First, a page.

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NVIDIA GeForce GTX 960 (GM206) Overview - The New Mid-Range Champion

By: Anthony Garreffa | NVIDIA GeForce GPU in Video Cards | Posted: Jan 22, 2015 2:00 pm

Architecture

 

Maxwell on its own is the most impressive GPU technology NVIDIA has ever created, especially when it comes to power consumption. But with NVIDIA, there's never just one part of the architecture that stands out, but when it came to Maxwell, the benefits of the low power consumption were a snowball effect, but a very, very good one.

 

nvidia-geforce-gtx-960-gm206-overview-new-mid-range-champion_01

 

The GeForce GTX 960 continues this tradition, with a TDP of 165W, so a single card will only draw a maximum of 120W. That is, unless it's a third-party card with higher clock speeds and a more elaborate cooling system. This allows the GTX 960 to only require one 6-pin PCIe power connector from its users, which is a great achievement from NVIDIA considering it also features a decent punch in the performance department.

 

Inside of the GTX 960 we have the GM206 GPU, which is part of the Maxwell architecture. NVIDIA has made some changes to the cache hierarchy of the Maxwell architecture, with each of the GM206's SMM units featuring its own dedicated 96KB shared memory, while the L1/texture caching functions are joined together into a 24KB pool of memory per pair of processing blocks (48KB per SMM). Before Maxwell, the Kepler-based cards featured 64KB of shared memory function that was shared with the L1 cache.

 

This means that the GM206 core, or the GTX 960, is capable of pushing around 1.4x more performance per core than the GK106 Kepler CUDA cores, and 2x the performance per watt (which is just as, if not more important).

 

Keep in mind, NVIDIA is doing all of this magic on the ageing 28nm process. There were rumors that the company would be shifting over to the 16nm or 20nm process, but this has been delayed until at least late this year, or 2016 at the earliest. NVIDIA's Maxwell architecture couldn't have come at a better time, as it was able to provide a dramatic improvement to the performance per watt, something that the GTX 960 drives home, still on 28nm.

 

 

Memory Subsystem - 128-bit Isn't All That Bad

 

This is one of the bigger changes that mid-range GPUs face, the memory bus is usually cut short of the bigger brother. On the GTX 970 and GTX 980 cards, we have a full 256-bit memory bus, but NVIDIA has cut this down to a 128-bit bus. Normally, I would baulk at this, but the memory bus that NVIDIA has been working on with Maxwell is super-efficient.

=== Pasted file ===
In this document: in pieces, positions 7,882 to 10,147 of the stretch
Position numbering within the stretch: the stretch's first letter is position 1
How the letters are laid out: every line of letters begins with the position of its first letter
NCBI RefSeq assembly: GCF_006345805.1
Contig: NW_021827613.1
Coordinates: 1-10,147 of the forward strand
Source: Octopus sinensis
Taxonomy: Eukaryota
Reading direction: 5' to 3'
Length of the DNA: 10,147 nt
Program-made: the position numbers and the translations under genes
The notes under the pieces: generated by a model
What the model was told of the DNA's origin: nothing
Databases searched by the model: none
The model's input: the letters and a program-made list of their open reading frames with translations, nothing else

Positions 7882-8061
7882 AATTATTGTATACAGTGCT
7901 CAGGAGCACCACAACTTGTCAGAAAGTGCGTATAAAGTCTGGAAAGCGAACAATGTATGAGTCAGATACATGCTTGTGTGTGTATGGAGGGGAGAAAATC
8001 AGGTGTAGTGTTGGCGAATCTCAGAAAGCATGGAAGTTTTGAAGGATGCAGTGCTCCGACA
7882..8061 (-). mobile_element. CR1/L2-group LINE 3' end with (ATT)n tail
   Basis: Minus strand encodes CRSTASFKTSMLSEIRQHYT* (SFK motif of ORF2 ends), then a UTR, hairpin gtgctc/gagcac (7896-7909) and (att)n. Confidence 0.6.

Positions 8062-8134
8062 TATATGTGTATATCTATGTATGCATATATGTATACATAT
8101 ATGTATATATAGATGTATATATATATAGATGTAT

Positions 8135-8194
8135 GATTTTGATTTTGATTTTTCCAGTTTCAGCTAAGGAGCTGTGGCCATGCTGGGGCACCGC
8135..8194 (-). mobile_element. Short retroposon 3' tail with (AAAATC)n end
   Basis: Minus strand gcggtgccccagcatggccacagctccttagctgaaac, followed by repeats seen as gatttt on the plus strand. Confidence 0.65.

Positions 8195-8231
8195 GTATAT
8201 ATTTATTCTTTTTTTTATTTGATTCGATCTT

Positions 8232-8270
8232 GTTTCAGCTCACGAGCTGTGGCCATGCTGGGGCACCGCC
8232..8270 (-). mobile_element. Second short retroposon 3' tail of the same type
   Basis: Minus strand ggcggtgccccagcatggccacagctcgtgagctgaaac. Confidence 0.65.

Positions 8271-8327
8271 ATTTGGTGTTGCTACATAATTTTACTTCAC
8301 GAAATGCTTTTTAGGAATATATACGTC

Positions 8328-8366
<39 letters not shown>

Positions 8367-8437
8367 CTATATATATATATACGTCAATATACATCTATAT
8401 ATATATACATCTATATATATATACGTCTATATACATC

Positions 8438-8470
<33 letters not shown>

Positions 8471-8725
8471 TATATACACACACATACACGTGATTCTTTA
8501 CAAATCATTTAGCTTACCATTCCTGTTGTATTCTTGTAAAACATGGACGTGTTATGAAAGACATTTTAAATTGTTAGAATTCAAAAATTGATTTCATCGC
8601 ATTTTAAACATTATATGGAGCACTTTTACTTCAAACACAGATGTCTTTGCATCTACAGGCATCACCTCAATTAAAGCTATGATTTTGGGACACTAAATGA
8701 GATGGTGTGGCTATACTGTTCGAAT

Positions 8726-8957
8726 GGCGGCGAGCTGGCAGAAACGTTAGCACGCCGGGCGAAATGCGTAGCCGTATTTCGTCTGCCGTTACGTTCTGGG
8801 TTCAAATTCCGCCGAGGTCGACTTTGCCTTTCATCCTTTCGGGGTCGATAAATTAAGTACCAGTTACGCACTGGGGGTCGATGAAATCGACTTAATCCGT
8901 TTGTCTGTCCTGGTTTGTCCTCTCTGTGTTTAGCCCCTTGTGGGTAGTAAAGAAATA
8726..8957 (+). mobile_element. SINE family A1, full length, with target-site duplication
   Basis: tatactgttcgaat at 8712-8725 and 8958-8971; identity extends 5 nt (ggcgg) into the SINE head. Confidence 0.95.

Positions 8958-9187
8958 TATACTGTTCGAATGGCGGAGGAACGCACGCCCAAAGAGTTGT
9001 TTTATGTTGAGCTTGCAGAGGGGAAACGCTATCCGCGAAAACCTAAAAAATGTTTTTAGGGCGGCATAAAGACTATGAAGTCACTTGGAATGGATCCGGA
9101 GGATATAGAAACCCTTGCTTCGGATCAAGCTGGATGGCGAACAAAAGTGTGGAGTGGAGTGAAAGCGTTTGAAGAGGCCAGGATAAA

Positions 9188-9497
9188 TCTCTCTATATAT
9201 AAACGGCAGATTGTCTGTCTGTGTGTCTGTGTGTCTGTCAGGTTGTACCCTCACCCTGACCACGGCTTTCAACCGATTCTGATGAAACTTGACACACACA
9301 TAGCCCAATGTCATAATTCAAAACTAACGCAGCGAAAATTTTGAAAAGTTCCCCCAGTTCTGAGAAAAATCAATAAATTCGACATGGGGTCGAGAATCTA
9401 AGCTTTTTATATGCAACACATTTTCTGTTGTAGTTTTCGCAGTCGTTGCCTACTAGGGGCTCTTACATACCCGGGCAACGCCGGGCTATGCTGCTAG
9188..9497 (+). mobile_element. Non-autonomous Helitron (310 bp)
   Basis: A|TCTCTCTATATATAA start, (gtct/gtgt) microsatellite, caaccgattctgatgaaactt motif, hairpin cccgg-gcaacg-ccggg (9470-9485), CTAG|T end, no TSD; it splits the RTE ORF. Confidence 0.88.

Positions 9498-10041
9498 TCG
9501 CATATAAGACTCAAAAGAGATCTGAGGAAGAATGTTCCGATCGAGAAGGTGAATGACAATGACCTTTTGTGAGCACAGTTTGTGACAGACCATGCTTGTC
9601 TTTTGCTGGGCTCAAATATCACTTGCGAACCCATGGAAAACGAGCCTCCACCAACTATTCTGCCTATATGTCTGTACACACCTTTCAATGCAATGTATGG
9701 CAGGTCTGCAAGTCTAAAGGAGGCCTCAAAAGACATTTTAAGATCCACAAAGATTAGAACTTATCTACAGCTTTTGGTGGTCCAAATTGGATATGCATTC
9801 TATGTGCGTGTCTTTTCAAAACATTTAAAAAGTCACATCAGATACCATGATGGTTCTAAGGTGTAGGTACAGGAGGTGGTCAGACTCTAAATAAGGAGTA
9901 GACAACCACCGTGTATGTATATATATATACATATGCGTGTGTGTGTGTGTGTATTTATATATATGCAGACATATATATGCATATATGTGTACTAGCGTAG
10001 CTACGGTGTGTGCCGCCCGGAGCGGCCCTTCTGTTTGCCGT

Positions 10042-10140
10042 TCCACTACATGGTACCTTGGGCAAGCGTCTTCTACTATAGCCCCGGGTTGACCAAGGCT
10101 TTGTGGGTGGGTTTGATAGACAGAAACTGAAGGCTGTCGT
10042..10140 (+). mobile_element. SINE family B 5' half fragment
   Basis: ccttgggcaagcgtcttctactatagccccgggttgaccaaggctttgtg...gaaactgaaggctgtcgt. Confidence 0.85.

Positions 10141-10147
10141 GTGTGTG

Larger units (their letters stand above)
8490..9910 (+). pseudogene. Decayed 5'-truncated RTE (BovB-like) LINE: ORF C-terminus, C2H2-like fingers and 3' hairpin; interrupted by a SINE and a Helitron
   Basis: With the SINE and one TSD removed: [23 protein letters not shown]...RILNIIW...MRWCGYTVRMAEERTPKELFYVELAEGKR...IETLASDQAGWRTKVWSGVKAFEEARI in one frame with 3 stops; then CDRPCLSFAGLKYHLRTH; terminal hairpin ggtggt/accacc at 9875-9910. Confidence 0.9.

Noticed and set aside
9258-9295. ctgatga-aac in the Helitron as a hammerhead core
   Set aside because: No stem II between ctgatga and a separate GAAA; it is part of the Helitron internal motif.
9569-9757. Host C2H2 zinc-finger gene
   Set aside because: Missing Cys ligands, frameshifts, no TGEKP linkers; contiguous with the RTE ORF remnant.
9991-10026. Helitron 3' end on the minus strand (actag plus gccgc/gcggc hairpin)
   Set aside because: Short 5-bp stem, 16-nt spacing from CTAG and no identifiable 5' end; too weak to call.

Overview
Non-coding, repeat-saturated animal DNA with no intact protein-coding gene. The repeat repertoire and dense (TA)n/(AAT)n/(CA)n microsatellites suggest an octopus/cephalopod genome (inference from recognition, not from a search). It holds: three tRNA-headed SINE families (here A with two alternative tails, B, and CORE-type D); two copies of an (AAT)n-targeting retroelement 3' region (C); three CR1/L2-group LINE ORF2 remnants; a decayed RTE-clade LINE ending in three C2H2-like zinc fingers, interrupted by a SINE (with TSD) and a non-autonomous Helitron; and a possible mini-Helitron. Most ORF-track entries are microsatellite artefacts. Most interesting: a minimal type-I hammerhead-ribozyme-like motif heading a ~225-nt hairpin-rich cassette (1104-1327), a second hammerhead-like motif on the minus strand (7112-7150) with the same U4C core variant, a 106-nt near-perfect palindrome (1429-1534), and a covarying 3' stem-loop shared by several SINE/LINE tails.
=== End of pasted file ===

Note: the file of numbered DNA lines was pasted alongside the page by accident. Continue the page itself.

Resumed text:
nvidia-geforce-gtx-960-gm206-overview-new-mid-range-champion_02

 

Gone are the days when we would look at a 128-bit memory bus and instantly think "yep, this is a low-end card that is going to suck at performance" and gets thrown into the "low-end gamers" pile. NVIDIA does some incredible things in its memory pipeline, which we're going to explain now.

 

NVIDIA has baked 2GB of RAM onto the GeForce GTX 960, with the company also revamping the memory subsystem of the GM206 core, with their "third-generation delta color compression engine" offering "new modes for color compression, allowing the GPU to more effectively use its available memory bandwidth". The new Maxwell-based GM206 core also uses around 25% fewer bytes per frame compared to the previous architecture, Kepler.

 

This translates to the GM206 GPU core, that the Kepler-based memory system running at 9.3Gbps would provide the effective memory bandwidth similar to Maxwell's enhanced memory system. But with its 128-bit memory bus, the GTX 960 has memory bandwidth of 'just' 7Gbps, but it is able to provide a tad more bandwidth than its direct predecessor, the GK106.

 

Moving this into numbers we better understand, the GTX 960 has an effective memory bandwidth of 148.8GB/sec, while the GTX 660 has 144.2GB/sec. So you can see, that while we have a 128-bit memory bus, the Maxwell architecture is doing some tricky things inside of the GM206 core to boost these numbers up.

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